Submitted to: Leopold Center for Sustainable Agriculture Conference Proceedings
Publication Type: Abstract only
Publication Acceptance Date: 8/20/1997
Publication Date: N/A
Citation: Interpretive Summary:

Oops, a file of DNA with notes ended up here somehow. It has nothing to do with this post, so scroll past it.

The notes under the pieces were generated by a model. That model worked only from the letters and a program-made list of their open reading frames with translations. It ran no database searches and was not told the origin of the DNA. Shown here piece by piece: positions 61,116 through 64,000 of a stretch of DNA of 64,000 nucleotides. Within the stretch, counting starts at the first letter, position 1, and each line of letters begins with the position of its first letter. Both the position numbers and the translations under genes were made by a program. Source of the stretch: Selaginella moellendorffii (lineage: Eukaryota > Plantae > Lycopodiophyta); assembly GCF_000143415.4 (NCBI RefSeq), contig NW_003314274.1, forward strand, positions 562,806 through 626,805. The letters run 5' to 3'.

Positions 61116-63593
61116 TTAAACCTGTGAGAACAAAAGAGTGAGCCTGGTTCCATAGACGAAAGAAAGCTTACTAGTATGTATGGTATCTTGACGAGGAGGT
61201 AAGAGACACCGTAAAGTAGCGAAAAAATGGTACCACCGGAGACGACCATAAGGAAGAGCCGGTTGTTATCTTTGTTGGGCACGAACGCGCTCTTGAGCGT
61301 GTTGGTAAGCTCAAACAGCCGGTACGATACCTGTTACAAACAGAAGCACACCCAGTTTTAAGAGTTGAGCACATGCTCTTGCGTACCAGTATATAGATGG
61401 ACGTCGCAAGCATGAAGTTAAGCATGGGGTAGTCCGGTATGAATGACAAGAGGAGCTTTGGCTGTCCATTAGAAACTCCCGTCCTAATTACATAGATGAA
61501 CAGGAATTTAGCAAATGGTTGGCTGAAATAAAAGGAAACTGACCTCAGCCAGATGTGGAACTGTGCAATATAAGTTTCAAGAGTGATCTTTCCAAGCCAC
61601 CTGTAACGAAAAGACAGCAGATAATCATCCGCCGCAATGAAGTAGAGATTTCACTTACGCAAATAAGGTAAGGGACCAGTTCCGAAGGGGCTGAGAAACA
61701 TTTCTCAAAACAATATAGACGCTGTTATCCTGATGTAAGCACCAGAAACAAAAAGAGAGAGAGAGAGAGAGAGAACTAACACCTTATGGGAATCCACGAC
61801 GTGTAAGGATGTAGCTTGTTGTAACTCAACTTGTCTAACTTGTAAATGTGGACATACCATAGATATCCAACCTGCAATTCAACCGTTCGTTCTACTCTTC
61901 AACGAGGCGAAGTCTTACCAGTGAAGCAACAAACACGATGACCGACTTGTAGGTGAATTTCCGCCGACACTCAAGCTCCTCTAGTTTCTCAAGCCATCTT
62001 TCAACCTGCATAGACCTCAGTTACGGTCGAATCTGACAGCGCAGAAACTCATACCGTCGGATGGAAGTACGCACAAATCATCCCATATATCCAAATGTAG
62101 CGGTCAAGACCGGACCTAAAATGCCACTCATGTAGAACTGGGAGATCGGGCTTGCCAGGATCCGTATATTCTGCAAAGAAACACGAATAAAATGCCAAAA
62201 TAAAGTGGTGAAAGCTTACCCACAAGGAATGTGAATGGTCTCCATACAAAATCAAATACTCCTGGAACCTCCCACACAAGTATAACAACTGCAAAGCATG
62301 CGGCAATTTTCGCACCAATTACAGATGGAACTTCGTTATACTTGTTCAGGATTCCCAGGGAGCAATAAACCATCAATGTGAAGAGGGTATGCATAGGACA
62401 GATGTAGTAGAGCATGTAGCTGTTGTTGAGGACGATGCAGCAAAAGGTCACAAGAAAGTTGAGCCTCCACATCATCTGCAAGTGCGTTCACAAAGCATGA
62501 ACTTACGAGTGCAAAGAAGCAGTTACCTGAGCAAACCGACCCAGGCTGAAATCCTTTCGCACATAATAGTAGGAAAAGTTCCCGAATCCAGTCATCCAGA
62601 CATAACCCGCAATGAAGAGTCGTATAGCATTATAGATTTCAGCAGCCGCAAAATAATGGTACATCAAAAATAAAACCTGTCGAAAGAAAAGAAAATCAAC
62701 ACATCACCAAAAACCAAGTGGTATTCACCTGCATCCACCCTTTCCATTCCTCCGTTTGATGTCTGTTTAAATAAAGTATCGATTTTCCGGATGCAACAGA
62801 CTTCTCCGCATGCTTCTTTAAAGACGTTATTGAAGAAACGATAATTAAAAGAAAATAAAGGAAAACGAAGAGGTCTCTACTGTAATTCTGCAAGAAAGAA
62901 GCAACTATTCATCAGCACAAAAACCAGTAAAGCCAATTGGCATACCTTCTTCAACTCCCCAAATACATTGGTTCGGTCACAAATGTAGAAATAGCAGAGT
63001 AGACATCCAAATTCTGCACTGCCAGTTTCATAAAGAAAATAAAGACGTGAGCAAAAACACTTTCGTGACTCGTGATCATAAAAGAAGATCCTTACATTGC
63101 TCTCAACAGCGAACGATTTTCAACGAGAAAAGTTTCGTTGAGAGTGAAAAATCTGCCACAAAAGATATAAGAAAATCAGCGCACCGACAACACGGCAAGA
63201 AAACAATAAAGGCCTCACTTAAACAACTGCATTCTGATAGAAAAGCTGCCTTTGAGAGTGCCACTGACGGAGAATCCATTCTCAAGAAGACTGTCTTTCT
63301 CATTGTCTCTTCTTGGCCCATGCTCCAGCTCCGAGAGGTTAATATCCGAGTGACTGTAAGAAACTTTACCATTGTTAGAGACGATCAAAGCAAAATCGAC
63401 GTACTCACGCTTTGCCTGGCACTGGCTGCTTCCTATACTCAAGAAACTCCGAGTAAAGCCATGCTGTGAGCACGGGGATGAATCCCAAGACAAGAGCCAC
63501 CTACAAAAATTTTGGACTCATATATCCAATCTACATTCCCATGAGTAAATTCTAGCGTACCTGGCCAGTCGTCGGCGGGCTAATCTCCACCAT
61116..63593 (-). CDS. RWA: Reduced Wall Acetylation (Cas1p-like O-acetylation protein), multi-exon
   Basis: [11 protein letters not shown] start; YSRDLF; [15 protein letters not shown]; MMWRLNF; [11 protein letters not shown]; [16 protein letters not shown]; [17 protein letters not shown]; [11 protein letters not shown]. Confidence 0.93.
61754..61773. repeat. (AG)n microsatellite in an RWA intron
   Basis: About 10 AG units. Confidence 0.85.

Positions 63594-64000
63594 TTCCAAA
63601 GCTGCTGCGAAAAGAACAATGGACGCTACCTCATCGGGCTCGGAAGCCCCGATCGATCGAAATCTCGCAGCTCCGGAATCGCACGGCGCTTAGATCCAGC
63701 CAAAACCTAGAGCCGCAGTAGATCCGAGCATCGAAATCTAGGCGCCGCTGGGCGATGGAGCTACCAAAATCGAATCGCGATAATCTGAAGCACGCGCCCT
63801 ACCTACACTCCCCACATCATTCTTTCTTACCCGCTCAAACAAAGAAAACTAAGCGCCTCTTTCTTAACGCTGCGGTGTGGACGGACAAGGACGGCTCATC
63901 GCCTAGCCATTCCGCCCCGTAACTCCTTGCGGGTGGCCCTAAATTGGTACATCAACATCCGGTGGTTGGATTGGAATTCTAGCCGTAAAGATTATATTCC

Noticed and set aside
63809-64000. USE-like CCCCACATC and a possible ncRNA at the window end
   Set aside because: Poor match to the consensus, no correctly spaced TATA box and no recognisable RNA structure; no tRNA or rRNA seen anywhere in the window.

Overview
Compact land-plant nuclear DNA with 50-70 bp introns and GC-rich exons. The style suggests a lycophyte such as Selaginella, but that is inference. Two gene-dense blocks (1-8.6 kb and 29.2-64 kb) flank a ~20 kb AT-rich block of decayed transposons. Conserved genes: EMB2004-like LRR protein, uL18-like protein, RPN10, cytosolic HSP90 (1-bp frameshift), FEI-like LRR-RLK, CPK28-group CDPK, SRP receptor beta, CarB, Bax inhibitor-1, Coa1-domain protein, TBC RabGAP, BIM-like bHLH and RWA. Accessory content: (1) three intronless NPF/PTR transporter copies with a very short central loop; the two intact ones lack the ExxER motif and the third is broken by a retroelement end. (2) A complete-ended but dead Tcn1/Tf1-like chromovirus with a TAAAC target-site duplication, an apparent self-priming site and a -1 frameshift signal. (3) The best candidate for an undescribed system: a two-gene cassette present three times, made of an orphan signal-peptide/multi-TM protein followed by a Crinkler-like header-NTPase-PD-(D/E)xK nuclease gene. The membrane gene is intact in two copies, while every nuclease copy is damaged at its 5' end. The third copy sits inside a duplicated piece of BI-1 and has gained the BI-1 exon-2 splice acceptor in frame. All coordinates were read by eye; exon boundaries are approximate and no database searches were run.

Technical Abstract: Weed management decisions are affected by several factors, including economic and environmental concerns. Spring-seeded smother plants may provide an alternative to current weed management practices through the use of managed competition. Experiments were conducted in corn and soybeans in 1995 and 1996 at Sioux Center and Ames, IA. Five plant species were selected as potential smother plants: Caliph medic, Santiago medic, Sava medic, Berseem clover, and short-cycle brassica. Our primary focus was to understand interspecies competition by evaluating spring-seeded smother plants in corn and soybean. The primary crop/smother plant combinations were planted at early and late dates based on local conditions. The smother plants were seeded and incorporated by hand in a 25 cm wide band over the crop row. Among the observations taken of the smother plants, primary crop, and weeds were density, height, weed shoot biomass, and weed suppression. Weed suppression as percent control compared to weedy checks ranged from 19-90% among the smother plant species. The effect of smother plants on grain yield was variable. These results imply the need for more research focused on the positive interactions in order to gain more insight on biological management and competitive interactions among weeds, smother plants, and the primary crop.